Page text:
He was taken to Deniliquin Police Station, where he was subjected to a secondary breath analysis which returned a reading of 0.04; however, due to the man’s driving privileges being suspended, he was subject to special PCA limits.

A secondary drug test was also conducted which returned a positive result and the man was suspended from driving for a period of 24 hours.

The man was then charged with four offences:

  • Drive when driver visiting privileges are withdrawn
  • Possess prohibited drug
  • Special category driver drive with special range PCA, and
  • Breach of bail

The man was released on strict conditional bail; however, about 2.50am Sunday 31 March 2024, police were called to Deniliquin Racecourse due to a man driving a ute conducting burnouts. The same man was once again arrested and was taken to Deniliquin Police Station where he was charged with a further four offences:

  • Drive recklessly/prolong, sustain etc loss of traction –
  • Drive when driver visiting privileges withdrawn-
  • Use vehicle in contravention of major defect notice
  • Use registrable vehicle not – display authorised number-plates

He was refused bail and appeared in Wagga Wagga Local Court that day, where he was once again refused bail and remanded in custody to appear in Albury Local Court on 14 May 2024.

During the operation, officers conducted 60 random breath tests, issued 11 traffic infringement notices, conducted seven inspections of licensed premises, made three drug detections, as well as multiple vehicle and person searches, fishing licence and firearm inspections, and campsite inspections at Werai National Park and Murray Valley National Park.

 

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National News Australia

Man charged following aggravated break and enter – Port Kembla

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Port Kembla break and enter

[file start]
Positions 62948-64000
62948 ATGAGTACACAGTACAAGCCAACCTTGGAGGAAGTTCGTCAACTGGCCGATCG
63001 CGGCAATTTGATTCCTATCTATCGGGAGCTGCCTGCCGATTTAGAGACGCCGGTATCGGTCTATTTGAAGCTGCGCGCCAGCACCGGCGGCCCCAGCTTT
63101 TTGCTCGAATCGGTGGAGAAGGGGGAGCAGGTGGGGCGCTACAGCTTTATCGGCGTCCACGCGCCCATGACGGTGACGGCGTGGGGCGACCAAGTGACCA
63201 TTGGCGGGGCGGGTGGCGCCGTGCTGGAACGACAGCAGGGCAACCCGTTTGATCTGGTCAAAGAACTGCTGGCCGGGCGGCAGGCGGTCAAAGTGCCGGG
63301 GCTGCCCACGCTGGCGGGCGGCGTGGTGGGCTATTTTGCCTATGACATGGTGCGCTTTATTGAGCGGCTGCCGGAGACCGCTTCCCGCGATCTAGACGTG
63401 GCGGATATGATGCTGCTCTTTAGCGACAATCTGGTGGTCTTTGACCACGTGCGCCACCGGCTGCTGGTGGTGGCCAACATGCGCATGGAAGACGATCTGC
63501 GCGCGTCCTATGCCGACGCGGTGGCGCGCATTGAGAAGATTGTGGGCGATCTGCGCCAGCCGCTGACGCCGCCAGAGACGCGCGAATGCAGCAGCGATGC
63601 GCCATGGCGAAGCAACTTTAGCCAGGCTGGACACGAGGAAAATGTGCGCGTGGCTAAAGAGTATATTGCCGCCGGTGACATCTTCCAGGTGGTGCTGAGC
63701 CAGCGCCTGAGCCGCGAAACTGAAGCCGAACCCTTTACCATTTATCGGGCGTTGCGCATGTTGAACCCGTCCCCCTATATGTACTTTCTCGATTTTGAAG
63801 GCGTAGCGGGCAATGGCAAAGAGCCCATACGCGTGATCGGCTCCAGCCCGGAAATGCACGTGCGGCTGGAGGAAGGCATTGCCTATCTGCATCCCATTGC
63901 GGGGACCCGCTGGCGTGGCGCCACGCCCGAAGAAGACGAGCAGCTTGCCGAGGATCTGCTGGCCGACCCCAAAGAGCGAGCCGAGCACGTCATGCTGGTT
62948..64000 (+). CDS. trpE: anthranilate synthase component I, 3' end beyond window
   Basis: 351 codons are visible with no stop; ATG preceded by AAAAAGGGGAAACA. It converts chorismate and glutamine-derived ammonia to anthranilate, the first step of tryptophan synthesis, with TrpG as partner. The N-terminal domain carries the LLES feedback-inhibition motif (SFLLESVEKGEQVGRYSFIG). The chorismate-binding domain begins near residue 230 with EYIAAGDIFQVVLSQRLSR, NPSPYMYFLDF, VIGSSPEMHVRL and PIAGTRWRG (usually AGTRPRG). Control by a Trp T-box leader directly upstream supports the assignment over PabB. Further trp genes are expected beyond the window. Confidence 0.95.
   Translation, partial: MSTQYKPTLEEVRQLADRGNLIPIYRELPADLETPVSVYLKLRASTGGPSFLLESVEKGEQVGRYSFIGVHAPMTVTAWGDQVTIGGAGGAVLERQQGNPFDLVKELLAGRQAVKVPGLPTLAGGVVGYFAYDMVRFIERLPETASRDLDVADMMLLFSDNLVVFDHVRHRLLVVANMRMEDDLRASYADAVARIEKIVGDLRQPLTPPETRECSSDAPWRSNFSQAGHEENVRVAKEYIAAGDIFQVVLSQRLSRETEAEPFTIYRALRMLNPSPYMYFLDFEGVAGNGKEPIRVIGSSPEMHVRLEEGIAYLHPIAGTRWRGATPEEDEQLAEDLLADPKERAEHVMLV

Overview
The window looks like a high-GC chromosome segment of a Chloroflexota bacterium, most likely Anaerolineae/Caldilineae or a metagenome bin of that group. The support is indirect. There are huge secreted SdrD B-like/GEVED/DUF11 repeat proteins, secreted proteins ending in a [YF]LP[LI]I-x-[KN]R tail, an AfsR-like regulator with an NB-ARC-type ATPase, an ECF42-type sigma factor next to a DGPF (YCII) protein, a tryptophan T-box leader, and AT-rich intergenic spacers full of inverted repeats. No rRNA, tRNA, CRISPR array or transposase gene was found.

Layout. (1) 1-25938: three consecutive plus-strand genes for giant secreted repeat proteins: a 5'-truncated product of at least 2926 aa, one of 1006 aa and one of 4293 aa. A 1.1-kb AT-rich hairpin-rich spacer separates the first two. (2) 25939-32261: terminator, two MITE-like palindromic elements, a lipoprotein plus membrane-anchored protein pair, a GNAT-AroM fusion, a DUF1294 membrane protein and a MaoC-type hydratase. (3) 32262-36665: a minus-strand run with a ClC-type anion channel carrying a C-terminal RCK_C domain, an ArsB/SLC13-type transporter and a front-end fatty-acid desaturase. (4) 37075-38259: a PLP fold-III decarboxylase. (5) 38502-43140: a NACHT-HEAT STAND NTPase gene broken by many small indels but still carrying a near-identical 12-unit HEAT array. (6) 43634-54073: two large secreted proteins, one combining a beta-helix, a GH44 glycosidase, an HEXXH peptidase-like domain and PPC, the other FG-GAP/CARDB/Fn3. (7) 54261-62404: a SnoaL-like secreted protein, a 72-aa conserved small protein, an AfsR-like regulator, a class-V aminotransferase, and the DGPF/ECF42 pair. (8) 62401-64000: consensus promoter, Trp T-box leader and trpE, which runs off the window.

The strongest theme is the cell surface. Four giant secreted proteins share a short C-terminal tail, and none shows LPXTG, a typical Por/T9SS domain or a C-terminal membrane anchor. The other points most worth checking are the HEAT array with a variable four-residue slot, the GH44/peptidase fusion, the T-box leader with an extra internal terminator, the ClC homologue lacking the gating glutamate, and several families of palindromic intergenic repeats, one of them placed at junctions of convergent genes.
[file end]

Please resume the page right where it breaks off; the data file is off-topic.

Man charged following aggravated break and enter – Port Kembla

 

A man will front court today, charged with an aggravated break and enter in Port Kembla the Illawarra region.

Police were called to Hixson Street, Port Kembla around 10am (Saturday 6 April), following reports of a break and enter.

Officers attached to Lake Illawarra Police District, spoke to a 51-year-old man who told them three firearms – all registered to the man – were allegedly stolen and an amount of cash.

A crime scene was established and an investigation commenced.

Following inquiries, about 11.45am yesterday (Wednesday 10 April 2024), officers attached to the Lake Illawarra Police District executed a search warrant at a home in Culgoa Crescent, Koonawarra.

A vehicle was seized for forensic examination.

A 36-year-old man was arrested at the scene and taken to Lake Illawarra Police Station.

He was charged with aggravated break and enter – persons home, possess unauthorised firearm.

He was refused bail to appear in Wollongong Local Court today (Thursday 11 April 2024).

Inquiries are continuing.

Anyone with information about this incident is urged to contact Crime Stoppers: 1800 333 000 or visit here. Information is treated in strict confidence. The public is reminded not to report information via NSW Police social media pages.